Tales of Mundane Magic: Volume One by Shaina Krevat

Nothing too strange ever happens to Gertie and Bridget Mallon.

The sisters don’t have magical adventures fighting off dark lords or saving the world. Gertie spends her time learning the skill of enchantment, and Bridget has the ability to see things no one else can see with her left eye, which was bewitched in an accident many years ago.

Sure, they attend Flories Boarding School, where Gertie takes a potions class and Bridget plays basketball, and the occasional magical anomaly takes place, but who doesn’t deal with the occasional poltergeist or curse?

Life is relatively calm for the Mallon sisters, but things might not be quite as mundane as they appear.

TITLE: Tales of Mundane Magic: Volume One
AUTHOR: Shaina Krevat
PUBLISHER: Independently Published
YEAR: 2018
LENGTH: 80 pages
AGE: Young Adult
GENRE: Fantasy

*I received a free review copy in exchange for an honest review of this book.

Queer Rep Summary: Genderqueer/Nonbinary Minor Character(s).

Tales of Mundane Magic: Volume One is a magical slice-of-life story of two sisters in boarding school. It artfully balances fun with a sense of grounded-ness, building a world where magic is as ordinary and fun as playing catch with your ghost dog.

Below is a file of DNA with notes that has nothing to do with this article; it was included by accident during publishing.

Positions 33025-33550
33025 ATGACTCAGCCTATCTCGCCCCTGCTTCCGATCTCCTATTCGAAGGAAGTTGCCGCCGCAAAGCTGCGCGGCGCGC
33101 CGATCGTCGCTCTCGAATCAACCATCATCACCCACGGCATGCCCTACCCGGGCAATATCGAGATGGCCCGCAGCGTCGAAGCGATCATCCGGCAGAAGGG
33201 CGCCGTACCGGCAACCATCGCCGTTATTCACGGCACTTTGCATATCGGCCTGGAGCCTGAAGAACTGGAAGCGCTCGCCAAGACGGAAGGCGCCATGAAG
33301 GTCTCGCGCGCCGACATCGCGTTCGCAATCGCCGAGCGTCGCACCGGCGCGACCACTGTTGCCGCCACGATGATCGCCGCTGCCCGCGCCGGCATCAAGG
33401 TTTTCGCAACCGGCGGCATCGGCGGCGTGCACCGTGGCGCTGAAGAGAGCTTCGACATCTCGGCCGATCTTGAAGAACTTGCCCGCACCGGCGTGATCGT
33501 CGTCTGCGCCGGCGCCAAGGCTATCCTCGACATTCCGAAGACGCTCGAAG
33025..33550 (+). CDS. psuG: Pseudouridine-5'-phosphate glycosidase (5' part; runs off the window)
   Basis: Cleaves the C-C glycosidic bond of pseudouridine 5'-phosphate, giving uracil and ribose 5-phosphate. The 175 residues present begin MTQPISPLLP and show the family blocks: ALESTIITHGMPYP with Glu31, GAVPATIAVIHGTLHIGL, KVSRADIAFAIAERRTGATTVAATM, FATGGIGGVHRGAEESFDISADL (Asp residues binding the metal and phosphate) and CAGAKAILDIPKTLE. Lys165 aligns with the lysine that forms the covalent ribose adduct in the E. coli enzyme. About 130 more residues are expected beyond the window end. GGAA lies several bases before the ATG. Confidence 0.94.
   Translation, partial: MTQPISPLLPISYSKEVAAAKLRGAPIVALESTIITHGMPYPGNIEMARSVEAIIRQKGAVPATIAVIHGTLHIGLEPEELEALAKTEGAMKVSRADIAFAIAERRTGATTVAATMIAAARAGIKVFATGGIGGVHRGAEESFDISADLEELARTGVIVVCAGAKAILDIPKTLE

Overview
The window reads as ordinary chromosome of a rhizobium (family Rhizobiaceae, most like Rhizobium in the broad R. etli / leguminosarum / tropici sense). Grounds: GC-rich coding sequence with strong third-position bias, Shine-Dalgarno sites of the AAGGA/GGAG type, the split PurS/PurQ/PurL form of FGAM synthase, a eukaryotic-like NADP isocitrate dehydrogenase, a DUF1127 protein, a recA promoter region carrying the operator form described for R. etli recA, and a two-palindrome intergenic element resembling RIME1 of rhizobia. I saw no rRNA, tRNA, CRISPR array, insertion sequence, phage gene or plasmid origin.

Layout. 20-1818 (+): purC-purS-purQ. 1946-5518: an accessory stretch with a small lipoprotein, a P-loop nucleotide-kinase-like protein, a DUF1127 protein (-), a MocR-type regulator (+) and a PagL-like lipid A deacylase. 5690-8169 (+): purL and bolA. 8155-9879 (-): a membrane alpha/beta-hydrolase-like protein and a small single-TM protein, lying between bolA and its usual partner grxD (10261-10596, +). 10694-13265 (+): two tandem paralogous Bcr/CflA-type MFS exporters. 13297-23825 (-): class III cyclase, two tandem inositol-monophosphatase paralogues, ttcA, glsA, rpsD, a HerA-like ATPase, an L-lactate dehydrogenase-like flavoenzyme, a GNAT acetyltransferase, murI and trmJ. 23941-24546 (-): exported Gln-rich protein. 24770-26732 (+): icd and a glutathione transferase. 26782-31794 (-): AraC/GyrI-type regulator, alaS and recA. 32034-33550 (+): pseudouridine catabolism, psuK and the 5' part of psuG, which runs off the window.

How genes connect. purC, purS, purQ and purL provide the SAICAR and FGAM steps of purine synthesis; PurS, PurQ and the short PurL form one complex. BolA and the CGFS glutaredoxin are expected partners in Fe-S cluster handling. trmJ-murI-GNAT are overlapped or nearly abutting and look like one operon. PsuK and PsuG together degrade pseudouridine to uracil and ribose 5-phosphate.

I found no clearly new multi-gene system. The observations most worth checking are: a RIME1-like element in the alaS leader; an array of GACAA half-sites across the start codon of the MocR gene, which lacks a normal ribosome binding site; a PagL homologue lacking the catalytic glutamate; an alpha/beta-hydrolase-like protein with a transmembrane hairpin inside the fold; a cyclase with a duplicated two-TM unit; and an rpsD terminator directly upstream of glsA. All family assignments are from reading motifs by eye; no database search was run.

My main emotion after finishing this book is fun, it's not shallow but it's generally very happy and confident, which was nice after reviewing some darker things recently.

The book is told as a series of vignettes in the lives of two teenage girls in a quasi-modern world where some people have magic. There are definite connecting threads between the stories, both thematically and in terms of recurring characters. There isn't some grand overarching problem to solve, just a series of magically-involved incidents in their lives. Some elements of earlier stories provide the solutions to later problems because they have implied continuity of existence behind even though we only get small slices of their lives. It has a light and fun feeling despite taking us to a funeral in chapter two and implying some pretty dark realities later on in the book. It's generally breezy and whimsical, to the two girls every problem has an easily discernible solution but the magical nature of them made it feel novel and fresh to me as a reader. 

Part of why I like this book is they and their friends are fully teens, with a confidence borne of not knowing how easily everything can turn out badly, and enough prowess and understanding to make some very interesting things happen.

CW for death.

A variety of floating cartoon objects (witch's hat, cauldron, potion bottle, laptop...)


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